Breakfast links: Big links on big stories
RIP Constance Holden: WABA has installed a ghost bike to Constance Holden, the cyclist killed by a military truck driver Monday. The Post has more details of what happened; WashCycle fears little will come of it. The tragedy was enough to get WTOP to write about "windshield perspective."
Outcry smashing ARTS overlay cap: DCRA and the Fenty Administration are reassuring residents that they support raising the 25% restaurant and bar cap on 14th and U Streets. OP is hard at work on a text amendment, which looks on track to traverse the rezoning process in record time. This experience is also educating residents that federal agencies still have a big say in local decisions. (Examiner, DCist, Yglesias)
Gaithersbargain wins straw poll: The Montgomery County Council has reached a compromise on Gaithersburg West, now renamed Great Seneca Science Corridor (since it's not in Gaithersburg), that involves reducing the amount of development and more strictly requiring the Corridor Cities Transitway. 8 of 9 members supported the plan in a straw poll; dissenter Marc Elrich worries Hopkins can still fill the space with generic, non-life science office park uses. (Gazette)
Not all Loudoun roads need to be 8 lanes: Loudoun County plans to widen many arterials to 8 lanes is stirring Smart Growth pushback from residents who want better bus service and walking and biking facilities instead of massive auto expansion. (Streetsblog Capitol Hill)
Pulitzer for distracted driving reporting: One of the Pulitzers not given to the Washington Post rewarded NYT's Matt Richter for his series on distracted driving including the amazing photo of one teen driver texting while a passenger holds the wheel. Ray LaHood sees this as a sign that distracted driving has really penetrated the "national conversation." (Fast Lane)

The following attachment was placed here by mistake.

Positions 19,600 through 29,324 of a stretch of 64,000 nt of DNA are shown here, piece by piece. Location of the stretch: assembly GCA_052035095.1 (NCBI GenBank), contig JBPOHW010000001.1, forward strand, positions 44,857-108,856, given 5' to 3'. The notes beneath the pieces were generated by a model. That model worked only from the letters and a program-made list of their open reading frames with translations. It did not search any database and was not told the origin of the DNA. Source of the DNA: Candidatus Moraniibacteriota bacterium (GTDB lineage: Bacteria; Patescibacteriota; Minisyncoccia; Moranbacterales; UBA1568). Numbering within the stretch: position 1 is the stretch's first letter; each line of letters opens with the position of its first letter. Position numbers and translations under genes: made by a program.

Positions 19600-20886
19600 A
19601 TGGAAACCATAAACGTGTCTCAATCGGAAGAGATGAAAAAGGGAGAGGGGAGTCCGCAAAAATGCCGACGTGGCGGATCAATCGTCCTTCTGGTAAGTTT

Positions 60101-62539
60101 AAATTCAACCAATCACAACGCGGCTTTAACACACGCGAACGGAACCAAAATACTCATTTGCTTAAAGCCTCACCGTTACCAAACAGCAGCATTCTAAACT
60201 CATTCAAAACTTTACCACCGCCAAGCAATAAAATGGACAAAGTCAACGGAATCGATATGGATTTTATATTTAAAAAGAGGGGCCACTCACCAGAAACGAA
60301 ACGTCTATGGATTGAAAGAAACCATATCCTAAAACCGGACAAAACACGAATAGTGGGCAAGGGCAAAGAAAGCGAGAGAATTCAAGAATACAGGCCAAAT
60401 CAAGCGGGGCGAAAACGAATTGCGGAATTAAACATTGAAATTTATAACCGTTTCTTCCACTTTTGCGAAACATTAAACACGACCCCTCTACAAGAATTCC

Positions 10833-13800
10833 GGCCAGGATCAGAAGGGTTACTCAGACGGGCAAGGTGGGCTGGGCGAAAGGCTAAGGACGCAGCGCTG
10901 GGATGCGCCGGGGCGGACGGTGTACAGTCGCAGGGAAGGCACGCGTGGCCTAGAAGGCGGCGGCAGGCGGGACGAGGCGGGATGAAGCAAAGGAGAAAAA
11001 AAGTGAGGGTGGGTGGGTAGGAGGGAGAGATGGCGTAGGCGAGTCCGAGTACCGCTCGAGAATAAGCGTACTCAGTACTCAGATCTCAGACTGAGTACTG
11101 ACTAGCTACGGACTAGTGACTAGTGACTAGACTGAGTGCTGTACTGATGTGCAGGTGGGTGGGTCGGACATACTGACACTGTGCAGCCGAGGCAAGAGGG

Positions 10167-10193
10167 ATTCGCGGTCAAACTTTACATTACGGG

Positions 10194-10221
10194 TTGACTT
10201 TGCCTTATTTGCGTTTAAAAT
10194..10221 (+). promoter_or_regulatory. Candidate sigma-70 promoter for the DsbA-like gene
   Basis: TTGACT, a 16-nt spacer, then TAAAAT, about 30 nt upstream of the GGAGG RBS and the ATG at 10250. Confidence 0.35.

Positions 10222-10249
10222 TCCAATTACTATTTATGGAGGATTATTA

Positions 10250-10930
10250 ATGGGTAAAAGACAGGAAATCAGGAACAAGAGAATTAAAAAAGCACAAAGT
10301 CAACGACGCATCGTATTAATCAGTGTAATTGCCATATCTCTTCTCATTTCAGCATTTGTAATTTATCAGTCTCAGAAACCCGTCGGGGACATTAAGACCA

Development dispatches: The Wheaton Safeway could become an 18-story apartment building containing a larger store and parking hidden inside the building (DCmud) ... An Arcadia, CA developer is on a hunger strike to protest the City Council's rejection of a plan to allow a denser downtown (LA Times via @SmartGrowthMD) ... An Arlington court threw out the lawsuit against an affordable housing project planned atop a church. (Post)
And...: The USDA turned a parking lot into a community garden at their Independence Avenue headquarters (Post) ... A bus driver hit a pedestrian at Alabama Avenue and Irving Street, but not apparently fatally. (Post)Have a tip for the links? Submit it here.
- Metro floats cutting service for the Green, Yellow, Orange, and Silver Lines
- The Baltimore Red Line does need a tunnel, despite its cost
- The five most frustrating things about Metro's problems
- Fears over parking are threatening a new bus service in Richmond
- "Convincing" and "enjoyable" "even with the wonkiness"
- By 2019 it will have taken 34 years to build the Silver Line
- How well do you know Metro? It's whichWMATA week 57